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The Complete Works of William Shakespeare

The Complete Works of William Shakespeare

The Complete Works

The Complete Works of William Shakespeare with a life of the Poet by Charles Symmons

Title:

The complete Works of William Shakespeare

Subtitle:

With a life of the poet by Charles Symmons, d.d., a glossary and fifty embellishments. complete in one volume

Author:

William Shakespeare

Language:

English

Format

Print

ISBN-10:

0-86288-146-3

ISBN-13:

978-0862881467

Publisher:

Atlantis

Subject:

Classical Literature

Place of publication:

UK

Year Published:

1980

Binding:

Paperback

Pages:

XV + 910

Dimensions (mm):

216 x 135 x 58 (8.5 x 5.3 x 2.3 inches)

Shipping Weight (g):

612 g (1.4 pounds)

Price (SEK):

200

Description:

The complete Works of William Shakespeare, with a life of the poet by Charles Symmons, d.d., a glossary and fifty embellishments. complete in one volume

Contents:

The Life of the Poet by Charles Symmons

V

Tempest

1

Two Gentlemen of Verona

18

Merry Wives of Windsor

35

Twelfth Night; Or, What You Will

56

Measure For Measure

76

Much Ado About Nothing

98

Midsummers-Nights Dream

118

Love's Labour's Lost

135

Merchant Of Venice

157

As You Like It

177

All's Well That Ends Well

198

Taming of the Shrew

220

Winter's Tale

241

Comedy of Errors

266

Macbeth

281

King John

300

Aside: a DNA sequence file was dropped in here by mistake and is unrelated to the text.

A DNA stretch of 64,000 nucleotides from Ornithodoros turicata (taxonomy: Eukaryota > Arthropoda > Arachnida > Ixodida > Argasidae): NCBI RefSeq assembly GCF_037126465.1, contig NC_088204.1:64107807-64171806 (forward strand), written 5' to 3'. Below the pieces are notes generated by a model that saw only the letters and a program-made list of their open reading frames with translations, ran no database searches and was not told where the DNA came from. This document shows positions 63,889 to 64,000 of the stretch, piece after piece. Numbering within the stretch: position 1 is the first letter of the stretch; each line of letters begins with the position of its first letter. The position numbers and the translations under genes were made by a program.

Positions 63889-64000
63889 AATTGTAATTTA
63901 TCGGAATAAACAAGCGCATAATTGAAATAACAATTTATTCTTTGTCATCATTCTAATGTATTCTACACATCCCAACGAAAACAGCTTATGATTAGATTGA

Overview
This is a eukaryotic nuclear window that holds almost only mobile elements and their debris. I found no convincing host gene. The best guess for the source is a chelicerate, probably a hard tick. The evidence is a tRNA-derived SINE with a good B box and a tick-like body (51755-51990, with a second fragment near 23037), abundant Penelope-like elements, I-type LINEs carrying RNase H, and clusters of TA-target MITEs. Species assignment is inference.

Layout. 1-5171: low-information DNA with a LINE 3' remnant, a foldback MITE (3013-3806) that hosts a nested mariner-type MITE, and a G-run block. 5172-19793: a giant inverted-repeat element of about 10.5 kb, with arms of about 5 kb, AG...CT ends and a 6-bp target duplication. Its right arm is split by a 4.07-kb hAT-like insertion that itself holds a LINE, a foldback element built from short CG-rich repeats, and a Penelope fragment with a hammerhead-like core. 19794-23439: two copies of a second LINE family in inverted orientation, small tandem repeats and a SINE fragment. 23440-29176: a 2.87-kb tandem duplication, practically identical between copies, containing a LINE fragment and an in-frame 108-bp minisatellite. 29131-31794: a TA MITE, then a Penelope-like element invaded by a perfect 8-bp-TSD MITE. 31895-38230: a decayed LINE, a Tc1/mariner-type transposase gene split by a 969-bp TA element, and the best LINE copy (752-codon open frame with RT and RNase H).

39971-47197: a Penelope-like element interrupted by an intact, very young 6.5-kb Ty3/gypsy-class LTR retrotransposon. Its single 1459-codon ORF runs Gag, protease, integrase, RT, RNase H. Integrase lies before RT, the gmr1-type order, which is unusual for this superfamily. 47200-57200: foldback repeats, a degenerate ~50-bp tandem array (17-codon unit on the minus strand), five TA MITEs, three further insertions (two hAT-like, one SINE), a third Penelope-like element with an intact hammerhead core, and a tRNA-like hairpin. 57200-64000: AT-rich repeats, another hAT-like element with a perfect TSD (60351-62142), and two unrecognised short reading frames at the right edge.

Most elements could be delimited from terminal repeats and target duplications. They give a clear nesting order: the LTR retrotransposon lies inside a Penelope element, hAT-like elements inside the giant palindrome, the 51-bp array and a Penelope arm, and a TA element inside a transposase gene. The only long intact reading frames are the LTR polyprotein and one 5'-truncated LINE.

The Life And Death of the King Richard II.

321

First Part of King Henry IV

343

Second Part of King Henry IV

366

King Henry V

391

First Part of King Henry VI

416

Second part of King Henry VI

439

Third part of King Henry VI

465

Life And Death of the King Richard III

490

King Henry VIII

520

Troilus and Cressida

546

Timon of Athens

573

Coriolanus

593

Julius Caesar

622

Antony and Cleopatra

642

Cymbeline

669

Titus Andronicus

697

Pericles prince of Tyre

717

King Lear

736

Romeo and Juliet

764

Hamlet prince of Denmark

788

Othello the Moor of Venice

819

Venus and Adonis

847

The rape of Lucrece

859

Sonnets

877

A Lovers complain

897

The Passionate Pilgtim

900

Sonnets to Sundry Notes of Music

902

Glossary

905

About the Author(s):

William Shakespeare (1564-1616) was an English poet, playwright and actor, widely regarded as the greatest writer in the English language and the world's pre-eminent dramatist. He is often called England's national poet and the "Bard of Avon". His extant works, including some collaborations, consist of about 38 plays, 154 sonnets, two long narrative poems, and a few other verses, the authorship of some of which is uncertain. His plays have been translated into every major living language and are performed more often than those of any other playwright.

Shakespeare was born and brought up in Stratford-upon-Avon. At the age of 18, he married Anne Hathaway, with whom he had three children: Susanna, and twins Hamnet and Judith. Between 1585 and 1592, he began a successful career in London as an actor, writer, and part-owner of a playing company called the Lord Chamberlain's Men, later known as the King's Men. He appears to have retired to Stratford around 1613 at age 49, where he died three years later. Few records of Shakespeare's private life survive, and there has been considerable speculation about such matters as his physical appearance, sexuality, religious beliefs, and whether the works attributed to him were written by others.